As long-time friend of Clinton Lissa Muscatine told the New York Times: 'It's been a remarkably private part of this hugely public person's existence. It's almost like, because it's so private and has motivated her so deeply, that she doesn't talk about it.'
It was on January 25, at a town-hall-style gathering inside a gymnasium in Knoxville, Iowa when, after years of not talking about it publicly, Clinton came out as a passionate Christian.
Asked by a Democrat-leaning voter about her beliefs, she opened up. It is worth quoting her at some length because all-too-unusually, it was clear that the guarded presidential candidate finally spoke from the heart:
'I am a person of faith. I am a Christian. I am a Methodist. I have been raised Methodist. I feel very grateful for the instructions and support I received starting in my family but through my church, and I think that any of us who are Christian have a constantly, constant, conversation in our own heads about what we are called to do and how we are asked to do it, and I think it is absolutely appropriate for people to have very strong convictions and also, though, to discuss those with other people of faith...My study of the Bible, my many conversations with people of faith, has led me to believe the most important commandment is to love the Lord with all your might and to love your neighbour as yourself, and that is what I think we are commanded by Christ to do, and there is so much more in the Bible about taking care of the poor, visiting the prisoners, taking in the stranger, creating opportunities for others to be lifted up, to find faith themselves that I think there are many different ways of exercising your faith.
'But I do believe that in many areas judgment should be left to God, that being more open, tolerant and respectful is part of what makes me humble about my faith, and I am in awe of people who truly turn the other cheek all the time, who can go that extra mile that we are called to go, who keep finding ways to forgive and move on. Those are really hard things for human beings to do, and there is a lot, certainly in the New Testament, that calls us to do that.'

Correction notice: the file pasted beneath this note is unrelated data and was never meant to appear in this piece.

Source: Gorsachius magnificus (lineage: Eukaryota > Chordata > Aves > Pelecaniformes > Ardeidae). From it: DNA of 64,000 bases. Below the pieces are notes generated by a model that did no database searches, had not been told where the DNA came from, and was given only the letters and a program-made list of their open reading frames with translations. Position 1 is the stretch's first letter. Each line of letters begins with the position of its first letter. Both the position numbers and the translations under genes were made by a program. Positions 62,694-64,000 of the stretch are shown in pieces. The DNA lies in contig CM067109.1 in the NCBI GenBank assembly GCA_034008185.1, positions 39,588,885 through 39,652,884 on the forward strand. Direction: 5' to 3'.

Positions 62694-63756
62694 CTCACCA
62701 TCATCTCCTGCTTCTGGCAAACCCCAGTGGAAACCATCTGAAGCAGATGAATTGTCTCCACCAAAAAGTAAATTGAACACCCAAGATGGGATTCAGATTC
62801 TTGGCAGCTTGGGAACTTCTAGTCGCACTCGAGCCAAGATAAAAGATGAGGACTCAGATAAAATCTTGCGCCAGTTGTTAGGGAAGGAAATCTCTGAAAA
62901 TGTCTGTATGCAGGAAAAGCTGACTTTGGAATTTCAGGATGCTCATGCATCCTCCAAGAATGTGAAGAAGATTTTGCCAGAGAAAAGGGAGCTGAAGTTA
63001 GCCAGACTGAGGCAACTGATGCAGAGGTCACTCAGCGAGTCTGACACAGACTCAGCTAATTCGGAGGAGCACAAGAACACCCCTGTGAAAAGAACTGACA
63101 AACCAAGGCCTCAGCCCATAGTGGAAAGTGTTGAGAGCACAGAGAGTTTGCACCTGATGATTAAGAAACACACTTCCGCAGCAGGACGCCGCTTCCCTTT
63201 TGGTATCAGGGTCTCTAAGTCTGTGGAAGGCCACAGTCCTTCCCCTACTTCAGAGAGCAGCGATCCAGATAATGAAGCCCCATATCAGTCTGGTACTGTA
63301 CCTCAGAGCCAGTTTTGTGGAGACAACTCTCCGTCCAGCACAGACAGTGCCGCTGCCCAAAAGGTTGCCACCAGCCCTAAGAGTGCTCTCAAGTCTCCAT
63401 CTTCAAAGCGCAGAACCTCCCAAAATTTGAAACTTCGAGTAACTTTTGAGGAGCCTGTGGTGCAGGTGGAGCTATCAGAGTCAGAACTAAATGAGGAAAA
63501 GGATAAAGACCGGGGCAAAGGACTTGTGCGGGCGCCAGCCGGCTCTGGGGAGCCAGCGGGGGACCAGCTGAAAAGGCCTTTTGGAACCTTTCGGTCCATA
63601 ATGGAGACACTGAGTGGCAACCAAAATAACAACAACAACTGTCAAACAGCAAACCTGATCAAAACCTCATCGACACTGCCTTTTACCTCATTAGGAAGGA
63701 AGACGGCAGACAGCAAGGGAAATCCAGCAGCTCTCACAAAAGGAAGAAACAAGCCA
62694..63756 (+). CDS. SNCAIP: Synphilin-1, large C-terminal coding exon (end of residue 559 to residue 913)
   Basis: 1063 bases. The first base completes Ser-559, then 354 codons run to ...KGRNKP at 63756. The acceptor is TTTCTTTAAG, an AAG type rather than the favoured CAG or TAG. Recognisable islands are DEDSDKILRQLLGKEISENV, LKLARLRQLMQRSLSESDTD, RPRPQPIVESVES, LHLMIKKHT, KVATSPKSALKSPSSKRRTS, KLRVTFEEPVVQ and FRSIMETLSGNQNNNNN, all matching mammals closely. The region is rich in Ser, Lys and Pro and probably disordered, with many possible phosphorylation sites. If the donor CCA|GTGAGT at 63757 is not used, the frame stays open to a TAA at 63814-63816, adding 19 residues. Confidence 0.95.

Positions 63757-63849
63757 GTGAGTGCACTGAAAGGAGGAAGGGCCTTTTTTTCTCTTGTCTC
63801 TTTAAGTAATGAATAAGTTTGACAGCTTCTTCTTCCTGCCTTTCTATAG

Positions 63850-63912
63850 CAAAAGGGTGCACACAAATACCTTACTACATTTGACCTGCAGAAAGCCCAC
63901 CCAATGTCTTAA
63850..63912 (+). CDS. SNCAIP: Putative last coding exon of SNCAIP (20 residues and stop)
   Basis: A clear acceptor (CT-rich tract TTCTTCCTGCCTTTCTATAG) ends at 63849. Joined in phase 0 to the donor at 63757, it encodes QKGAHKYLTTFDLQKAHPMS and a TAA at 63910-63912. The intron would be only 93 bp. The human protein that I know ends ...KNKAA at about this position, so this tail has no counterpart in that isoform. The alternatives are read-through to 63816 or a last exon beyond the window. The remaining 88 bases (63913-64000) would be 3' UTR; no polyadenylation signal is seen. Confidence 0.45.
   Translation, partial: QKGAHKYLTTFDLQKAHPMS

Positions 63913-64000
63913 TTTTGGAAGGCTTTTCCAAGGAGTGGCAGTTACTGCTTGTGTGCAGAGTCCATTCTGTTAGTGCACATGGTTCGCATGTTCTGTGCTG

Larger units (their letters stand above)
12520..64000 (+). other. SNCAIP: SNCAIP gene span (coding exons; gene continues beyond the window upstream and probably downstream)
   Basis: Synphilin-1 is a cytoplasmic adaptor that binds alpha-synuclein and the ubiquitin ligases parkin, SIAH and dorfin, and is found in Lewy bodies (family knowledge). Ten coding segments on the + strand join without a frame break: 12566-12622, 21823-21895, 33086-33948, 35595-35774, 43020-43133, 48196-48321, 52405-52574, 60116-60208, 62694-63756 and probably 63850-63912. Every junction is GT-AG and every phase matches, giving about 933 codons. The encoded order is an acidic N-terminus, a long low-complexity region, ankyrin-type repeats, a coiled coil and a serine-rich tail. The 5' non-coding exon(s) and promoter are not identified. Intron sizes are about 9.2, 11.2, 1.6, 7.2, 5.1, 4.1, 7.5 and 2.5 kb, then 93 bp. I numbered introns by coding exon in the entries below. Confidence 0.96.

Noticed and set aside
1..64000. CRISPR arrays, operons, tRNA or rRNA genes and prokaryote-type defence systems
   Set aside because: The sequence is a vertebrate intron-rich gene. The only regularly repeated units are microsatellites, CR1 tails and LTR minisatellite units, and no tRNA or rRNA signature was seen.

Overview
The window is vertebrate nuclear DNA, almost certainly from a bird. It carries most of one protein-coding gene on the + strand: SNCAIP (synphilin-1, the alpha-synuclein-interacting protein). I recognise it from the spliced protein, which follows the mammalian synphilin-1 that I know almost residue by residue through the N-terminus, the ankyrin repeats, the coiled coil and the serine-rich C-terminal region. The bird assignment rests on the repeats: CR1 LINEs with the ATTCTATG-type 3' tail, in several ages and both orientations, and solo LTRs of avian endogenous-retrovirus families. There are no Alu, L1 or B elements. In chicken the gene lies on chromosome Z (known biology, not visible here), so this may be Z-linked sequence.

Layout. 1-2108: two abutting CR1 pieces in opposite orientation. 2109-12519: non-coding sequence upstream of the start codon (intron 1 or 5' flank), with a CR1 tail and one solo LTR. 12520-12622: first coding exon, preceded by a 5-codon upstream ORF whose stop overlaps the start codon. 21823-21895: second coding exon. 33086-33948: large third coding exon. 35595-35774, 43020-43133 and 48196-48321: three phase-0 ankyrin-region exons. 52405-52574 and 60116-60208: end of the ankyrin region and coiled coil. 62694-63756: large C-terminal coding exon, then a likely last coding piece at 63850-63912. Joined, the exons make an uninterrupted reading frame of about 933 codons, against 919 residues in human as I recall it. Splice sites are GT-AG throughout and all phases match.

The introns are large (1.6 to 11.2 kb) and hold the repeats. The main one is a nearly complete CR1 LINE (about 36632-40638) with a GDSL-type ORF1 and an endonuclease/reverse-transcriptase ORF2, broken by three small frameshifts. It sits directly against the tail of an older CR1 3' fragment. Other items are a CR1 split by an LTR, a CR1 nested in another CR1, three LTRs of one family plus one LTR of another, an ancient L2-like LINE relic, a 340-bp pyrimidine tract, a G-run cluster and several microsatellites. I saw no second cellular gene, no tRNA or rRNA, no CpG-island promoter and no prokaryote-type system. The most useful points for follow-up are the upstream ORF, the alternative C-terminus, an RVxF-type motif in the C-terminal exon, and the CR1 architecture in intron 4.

Clinton went on to discuss the Sermon on the Mount, clearly a central Bible passage for her. 'There's a lot of great Bible studies: What does the Sermon on the Mount really mean? What is it calling us to do and to understand? Because it sure does seem to favour the poor and the merciful and those who in worldly terms don't have a lot but who have the spirit that God recognizes as being at the core of love and salvation.'
And she explained how she differs from some conservative Christians. 'So there is much to be learned and I have been very disappointed and sorry that Christianity, which has such great love at its core, is sometimes used to condemn so quickly and judge so harshly.'
With right-wing, white evangelicals on the rise in America, and apparently tightening their grip on the White House, Hillary Clinton 'coming out' fully as a Christian and providing this type of antithetical form of preaching may be just what the country needs.